House Plant Tips

ired, worn-out soil has been the ruin of many a houseplant.

Potting soils are made mostly of peat moss and are not designed to hold up over time. Peat breaks down after just a few years, leaving plant roots with insufficient soil to grow properly.

The solution is to re-pot with fresh soil. If the plant is pot-bound, with large roots growing along the inside edge of the pot, step it up to a larger pot. If you wish to use the same container, simply scrape away some of the old soil from the bottom and sides of the root ball. Set the plant back in the same pot, adding fresh soil along the bottom and the inside edges.

Choose a quality potting soil with a mixture of peat, perlite and vermiculite. High quality potting soils will be more expensive, but are well worth the cost.

You can also make your own potting soil by purchasing separate ingredients in small bags at garden centers and nurseries. Mix equal parts of peat, perlite and vermiculite to make your own potting mix. If you're potting cacti or other succulents, replace the peat with sand.

A buildup of salt goes hand-in-hand with tired soils. Over time, salts from fertilizer and tap water accumulate in the pot. They appear as a white crust on the soil surface, the inner pot rim and the outter surface of clay pots. Too much salt can cause plant leaves to burn around the margins and fall off.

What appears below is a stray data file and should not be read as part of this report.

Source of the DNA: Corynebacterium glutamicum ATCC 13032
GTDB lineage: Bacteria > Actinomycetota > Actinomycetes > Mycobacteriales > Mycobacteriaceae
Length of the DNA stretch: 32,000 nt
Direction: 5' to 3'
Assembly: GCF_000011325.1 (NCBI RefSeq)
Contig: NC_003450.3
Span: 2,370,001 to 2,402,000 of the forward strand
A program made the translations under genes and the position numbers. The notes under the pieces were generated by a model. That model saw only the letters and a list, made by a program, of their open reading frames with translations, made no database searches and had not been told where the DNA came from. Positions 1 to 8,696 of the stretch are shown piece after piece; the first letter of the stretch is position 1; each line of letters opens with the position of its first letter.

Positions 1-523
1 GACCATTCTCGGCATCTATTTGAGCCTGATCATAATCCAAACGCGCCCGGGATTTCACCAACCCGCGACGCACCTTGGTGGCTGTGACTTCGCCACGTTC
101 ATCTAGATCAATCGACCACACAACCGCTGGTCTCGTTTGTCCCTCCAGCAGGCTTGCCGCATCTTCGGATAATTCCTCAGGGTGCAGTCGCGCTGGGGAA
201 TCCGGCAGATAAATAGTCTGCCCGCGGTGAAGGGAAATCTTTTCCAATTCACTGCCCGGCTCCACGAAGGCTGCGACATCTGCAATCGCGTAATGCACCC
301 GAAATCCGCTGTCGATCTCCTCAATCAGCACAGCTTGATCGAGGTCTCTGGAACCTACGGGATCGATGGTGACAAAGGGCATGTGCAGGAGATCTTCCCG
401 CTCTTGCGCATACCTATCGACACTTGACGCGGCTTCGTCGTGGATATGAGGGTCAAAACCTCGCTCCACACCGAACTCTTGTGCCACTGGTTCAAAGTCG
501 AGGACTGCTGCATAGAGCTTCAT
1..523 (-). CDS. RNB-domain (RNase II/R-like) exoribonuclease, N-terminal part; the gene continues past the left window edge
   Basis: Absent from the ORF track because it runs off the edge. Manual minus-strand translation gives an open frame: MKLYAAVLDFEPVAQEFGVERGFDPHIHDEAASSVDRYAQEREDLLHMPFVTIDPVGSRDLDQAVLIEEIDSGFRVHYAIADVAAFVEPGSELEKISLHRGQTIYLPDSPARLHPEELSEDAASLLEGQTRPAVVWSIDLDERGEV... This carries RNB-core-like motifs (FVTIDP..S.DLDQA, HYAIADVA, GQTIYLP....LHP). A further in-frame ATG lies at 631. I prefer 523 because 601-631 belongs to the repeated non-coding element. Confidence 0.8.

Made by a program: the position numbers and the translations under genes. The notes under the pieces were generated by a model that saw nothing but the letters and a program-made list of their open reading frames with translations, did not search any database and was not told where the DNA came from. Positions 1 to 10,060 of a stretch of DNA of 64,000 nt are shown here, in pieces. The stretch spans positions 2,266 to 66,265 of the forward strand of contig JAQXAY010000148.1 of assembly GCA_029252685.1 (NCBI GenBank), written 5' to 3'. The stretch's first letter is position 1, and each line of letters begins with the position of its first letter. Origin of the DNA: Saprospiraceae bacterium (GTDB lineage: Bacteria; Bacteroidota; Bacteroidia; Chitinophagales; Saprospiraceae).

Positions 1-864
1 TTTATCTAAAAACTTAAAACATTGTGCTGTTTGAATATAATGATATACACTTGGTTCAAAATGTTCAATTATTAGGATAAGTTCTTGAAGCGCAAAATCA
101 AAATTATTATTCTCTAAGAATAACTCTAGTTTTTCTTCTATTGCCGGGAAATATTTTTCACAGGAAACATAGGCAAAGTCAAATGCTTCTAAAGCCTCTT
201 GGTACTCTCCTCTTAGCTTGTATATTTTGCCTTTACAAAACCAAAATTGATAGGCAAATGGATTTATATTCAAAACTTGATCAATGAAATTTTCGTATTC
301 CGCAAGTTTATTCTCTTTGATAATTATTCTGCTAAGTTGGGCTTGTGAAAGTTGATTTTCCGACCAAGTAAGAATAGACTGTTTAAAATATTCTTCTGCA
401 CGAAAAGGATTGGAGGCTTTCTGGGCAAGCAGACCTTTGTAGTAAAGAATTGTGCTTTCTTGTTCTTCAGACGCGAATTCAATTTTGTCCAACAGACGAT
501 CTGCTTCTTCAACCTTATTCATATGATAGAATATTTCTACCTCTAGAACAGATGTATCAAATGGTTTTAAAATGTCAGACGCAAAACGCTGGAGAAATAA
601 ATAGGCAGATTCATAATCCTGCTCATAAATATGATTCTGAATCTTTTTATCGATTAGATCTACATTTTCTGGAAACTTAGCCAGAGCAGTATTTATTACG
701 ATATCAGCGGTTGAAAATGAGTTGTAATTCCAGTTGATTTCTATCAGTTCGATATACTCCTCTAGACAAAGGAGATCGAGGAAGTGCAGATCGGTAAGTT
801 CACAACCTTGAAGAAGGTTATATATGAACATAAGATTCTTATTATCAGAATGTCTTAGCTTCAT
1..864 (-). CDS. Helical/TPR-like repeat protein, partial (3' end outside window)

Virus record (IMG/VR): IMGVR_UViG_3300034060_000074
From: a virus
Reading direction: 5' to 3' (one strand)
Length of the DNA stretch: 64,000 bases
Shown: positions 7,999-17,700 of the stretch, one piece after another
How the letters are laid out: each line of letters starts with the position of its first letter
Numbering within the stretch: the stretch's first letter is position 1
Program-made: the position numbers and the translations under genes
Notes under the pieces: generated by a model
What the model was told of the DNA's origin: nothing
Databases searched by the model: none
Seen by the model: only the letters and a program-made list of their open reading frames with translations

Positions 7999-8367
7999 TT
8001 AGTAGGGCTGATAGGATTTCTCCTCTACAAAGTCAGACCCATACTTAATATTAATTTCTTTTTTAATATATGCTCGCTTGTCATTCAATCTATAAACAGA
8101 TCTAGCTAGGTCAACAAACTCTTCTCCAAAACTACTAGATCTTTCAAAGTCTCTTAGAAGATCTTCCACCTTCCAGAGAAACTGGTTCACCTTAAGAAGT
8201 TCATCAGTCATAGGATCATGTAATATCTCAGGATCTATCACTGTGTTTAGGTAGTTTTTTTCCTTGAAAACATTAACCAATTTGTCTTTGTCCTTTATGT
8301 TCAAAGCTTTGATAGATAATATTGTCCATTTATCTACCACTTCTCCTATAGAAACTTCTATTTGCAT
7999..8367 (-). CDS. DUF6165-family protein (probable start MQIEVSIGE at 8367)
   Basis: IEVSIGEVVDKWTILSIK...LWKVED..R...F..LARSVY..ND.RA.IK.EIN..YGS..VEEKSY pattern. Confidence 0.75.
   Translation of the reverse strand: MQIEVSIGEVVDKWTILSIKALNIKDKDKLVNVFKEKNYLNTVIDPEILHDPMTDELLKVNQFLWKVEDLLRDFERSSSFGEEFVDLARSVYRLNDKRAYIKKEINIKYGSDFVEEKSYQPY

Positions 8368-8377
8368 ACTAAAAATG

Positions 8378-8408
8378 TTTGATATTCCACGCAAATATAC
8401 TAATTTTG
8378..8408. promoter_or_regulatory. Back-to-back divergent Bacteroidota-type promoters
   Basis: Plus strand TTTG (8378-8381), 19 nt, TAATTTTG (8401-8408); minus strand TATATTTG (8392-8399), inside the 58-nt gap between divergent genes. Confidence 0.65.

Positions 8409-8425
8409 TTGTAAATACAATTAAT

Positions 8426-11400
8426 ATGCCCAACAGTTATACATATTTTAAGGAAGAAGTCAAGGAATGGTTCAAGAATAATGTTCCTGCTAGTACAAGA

Pots with heavy buildup of salts should be discarded.

Salts can be leached out of the soil by watering heavily to dissolve them and wash them out the drainage holes. First, water the plant with the normal amount of water. Wait a few hours until the salts dissolve. Then, water again heavily. As water flows through and out the pot, salts will be washed out.

Over watering, especially during winter, will cause plant leaves to yellow and drop off. It will also result in a stunting of the affected plant. Water-soaked roots will eventually die, killing the plant.

Potting plants in a well drained soil mix will help prevent injury from over watering. It's a good idea to allow plants top go a little longer between watering than you would normally. Most potted plants are not actively growing in the winter and so do not need as much water.

Using a moisture meter to determine when the plants need water is a good idea. Moisture meters are inexpensive and available at most garden centers and nurseries. They really do work!

Watering with  cold tap water can damage plants, especially tropical houseplants. This is a problem in winter when water pipes running into the house become cold. Always use water that is at room temperature or slightly warm. Some plants are also sensitive to chemicals added to our tap water. These include chlorine and floride. Letting the water set overnight will allow these chemicals to evaporate and make the water safer to use for your houseplants.

If you leave on vacation, be sure your plants are provided for. Have a friend come in and water when necessary. Also when you're away, don't set the thermostat too low. Many tropical plants will chill if temperatures fall below 60 degrees F.


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